Week 1, Lecture 6

5 Pages

Computer Science and Engineering
Course Code
CSE 528
Rajesh Rao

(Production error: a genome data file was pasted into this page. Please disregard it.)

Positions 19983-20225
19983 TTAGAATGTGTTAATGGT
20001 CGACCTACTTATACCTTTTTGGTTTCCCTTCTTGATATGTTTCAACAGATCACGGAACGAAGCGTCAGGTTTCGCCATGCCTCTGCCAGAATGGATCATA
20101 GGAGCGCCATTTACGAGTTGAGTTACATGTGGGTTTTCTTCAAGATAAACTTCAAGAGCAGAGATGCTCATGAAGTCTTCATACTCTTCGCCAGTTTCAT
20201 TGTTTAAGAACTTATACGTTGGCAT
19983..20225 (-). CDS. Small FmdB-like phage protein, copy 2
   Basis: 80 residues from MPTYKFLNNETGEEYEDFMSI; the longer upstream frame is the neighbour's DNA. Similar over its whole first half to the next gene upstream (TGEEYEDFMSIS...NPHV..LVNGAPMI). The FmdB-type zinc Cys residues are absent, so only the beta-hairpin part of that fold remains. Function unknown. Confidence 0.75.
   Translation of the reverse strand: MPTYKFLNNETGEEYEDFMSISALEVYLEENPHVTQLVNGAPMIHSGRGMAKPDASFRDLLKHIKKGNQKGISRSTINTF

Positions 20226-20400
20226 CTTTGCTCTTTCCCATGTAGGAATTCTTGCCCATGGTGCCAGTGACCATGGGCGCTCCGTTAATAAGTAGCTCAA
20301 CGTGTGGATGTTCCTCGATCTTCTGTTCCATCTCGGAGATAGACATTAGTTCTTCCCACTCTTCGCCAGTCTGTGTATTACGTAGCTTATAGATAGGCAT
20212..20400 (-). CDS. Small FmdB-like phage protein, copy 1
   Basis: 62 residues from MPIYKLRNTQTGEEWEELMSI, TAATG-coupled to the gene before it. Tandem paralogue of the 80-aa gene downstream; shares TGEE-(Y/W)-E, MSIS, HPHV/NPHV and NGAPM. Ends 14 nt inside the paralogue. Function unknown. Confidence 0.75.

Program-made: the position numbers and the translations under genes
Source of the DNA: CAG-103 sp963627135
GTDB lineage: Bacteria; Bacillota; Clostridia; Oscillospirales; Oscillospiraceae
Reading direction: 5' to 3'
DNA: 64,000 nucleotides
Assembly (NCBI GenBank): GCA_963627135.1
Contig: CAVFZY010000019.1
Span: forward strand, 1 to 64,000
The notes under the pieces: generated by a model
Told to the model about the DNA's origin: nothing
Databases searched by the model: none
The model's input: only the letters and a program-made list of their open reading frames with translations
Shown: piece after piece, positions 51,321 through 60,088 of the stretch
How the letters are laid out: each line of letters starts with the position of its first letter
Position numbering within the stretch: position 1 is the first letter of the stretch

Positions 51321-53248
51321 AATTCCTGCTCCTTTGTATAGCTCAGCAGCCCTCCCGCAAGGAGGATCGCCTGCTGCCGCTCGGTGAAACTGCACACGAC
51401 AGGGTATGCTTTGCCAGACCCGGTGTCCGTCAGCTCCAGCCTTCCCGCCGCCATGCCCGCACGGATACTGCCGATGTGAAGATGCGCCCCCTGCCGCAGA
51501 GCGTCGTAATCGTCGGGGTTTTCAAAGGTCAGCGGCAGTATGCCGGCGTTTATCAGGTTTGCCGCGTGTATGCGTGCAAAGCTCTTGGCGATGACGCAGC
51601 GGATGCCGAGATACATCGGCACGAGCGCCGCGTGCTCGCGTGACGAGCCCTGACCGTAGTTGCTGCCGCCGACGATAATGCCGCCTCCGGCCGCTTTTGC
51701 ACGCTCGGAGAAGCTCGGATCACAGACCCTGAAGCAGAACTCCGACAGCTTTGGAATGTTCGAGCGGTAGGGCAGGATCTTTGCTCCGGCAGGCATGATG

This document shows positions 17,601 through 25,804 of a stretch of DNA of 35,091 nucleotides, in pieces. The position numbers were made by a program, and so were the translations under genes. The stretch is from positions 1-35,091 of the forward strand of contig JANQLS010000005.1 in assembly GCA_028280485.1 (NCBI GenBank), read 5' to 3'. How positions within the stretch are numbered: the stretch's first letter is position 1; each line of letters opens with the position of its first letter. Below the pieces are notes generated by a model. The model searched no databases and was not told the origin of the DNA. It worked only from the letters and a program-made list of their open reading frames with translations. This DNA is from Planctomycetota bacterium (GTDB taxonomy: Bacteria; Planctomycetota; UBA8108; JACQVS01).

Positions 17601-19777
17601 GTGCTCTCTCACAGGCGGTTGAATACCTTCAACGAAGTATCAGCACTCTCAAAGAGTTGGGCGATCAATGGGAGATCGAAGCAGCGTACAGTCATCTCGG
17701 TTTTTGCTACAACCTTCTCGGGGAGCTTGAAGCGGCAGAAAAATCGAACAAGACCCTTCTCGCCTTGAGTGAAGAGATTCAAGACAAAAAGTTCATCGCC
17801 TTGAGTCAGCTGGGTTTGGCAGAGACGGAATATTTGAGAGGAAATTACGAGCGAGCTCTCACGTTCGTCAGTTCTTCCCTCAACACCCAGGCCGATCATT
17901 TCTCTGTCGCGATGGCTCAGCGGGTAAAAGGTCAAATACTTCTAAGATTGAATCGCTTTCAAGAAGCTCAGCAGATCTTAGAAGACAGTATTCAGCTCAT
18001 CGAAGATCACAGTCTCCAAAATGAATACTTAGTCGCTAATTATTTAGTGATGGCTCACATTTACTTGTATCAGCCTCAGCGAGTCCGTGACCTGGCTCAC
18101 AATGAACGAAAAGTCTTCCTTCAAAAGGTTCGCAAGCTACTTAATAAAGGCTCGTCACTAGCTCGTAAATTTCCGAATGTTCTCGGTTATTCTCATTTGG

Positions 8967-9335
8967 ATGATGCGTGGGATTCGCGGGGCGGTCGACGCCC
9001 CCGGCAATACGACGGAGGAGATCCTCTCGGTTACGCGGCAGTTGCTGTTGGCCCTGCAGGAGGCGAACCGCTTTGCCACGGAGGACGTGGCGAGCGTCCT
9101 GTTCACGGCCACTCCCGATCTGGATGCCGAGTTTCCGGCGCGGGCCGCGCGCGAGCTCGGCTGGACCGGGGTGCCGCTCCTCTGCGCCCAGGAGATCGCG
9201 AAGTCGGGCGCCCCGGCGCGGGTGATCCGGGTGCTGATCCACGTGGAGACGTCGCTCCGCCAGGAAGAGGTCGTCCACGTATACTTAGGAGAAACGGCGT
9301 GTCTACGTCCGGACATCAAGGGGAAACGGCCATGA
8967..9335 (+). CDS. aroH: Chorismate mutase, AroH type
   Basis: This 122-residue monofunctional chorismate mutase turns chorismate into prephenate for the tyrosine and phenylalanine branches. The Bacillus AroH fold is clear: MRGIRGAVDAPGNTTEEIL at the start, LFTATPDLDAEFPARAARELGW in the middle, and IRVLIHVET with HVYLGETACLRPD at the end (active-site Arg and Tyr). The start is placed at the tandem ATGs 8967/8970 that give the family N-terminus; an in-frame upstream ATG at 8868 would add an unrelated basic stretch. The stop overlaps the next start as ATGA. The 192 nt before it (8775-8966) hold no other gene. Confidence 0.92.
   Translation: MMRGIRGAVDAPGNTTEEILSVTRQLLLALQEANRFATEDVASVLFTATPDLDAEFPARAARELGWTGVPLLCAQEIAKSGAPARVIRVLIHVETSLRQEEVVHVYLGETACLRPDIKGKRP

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Organization and Function of the Nervous System Peripheral Nervous System (PNS) - Two components: o Somatic: Nerves connecting to voluntary skeletal muscles and sensory receptors  Nerves are a bundle of axons  Example of Somatic: ify ou’re going to shake a friend’s hand, you must use your somatic nervous system to send commands from your brain and spinal cord to your hand and arm. You then get some feedback going towards your brain to tell you what you feel. This uses two different kinds of nerve fibres:  Afferent Nerve Fibers (incoming): Axons that carry info away from the periphery to the CNS o This carries sensory info back to your brain from your hand  Efferent Nerve Fibers (outgoing): Axons that carry info from the CNS outward to the periphery o This carries info from your brain to your hand o Autonomic: Nerves that connect to the heart, blood vessels, smooth muscles, and glands  Largely operates under the level of consciousness  Regulates heart rate, respiration, fight or flight responses, etc Central Nervous System (CNS) - CNS = Spinal Cord + Brain - Spinal Cord o Local feedback loops control reflexes (“reflex arcs”)  Example: if you burn your hand, you’ve withdrawn it before you even know that you’ve done so Q1 Which of these is an example of a reflex arc in action? A) Jumping up when you step on a nail B) Seeing a nail, and refraining from stepping on it C) Remembering stepping on a nail once D) Actually, none of these are examples of reflex arcs in action - The Spinal cord has several other features as well o Descending motor control signals from the brain activate spinal motor neurons  The brain can tell the spinal neurons to implement the procedure for walking whilst your brain engages in more interesting activity, like talking to a friend you’re walking with o Ascending sensory axons convey sensory information from muscles and skin back to the brain  If you trip on a rock while you’re walking, the spinal neurons would convey that back to the brain to regulate behaviours and convey information from other parts of the body to the brain Major Brain Regions: The Hindbrain - Medulla Oblongata: Controls basic functions such as breathing, muscle tone and blood pressure - Pons: Connected to the cerebellum & involved in sleep and arousal - Cerebellum: Coordination and timing of voluntary movements, sense of equilibrium, language, attention... Major Brain Regions: Midbrain & Reticular Formation - Midbrain: Eye movements, visual and auditory reflexes o Eg. A loud bang would make you orient yourself towards it - Reticular Formation: Modulates muscle reflexes, breathing & pain perception. Also regulates sleep, wakefulness & arousal Major Brain Regions: Thalamus & Hypothalamus - Thalamus: “Relay station” for all sensory info (except smell) to the cortex, regulates sleep/wakefulness o Co
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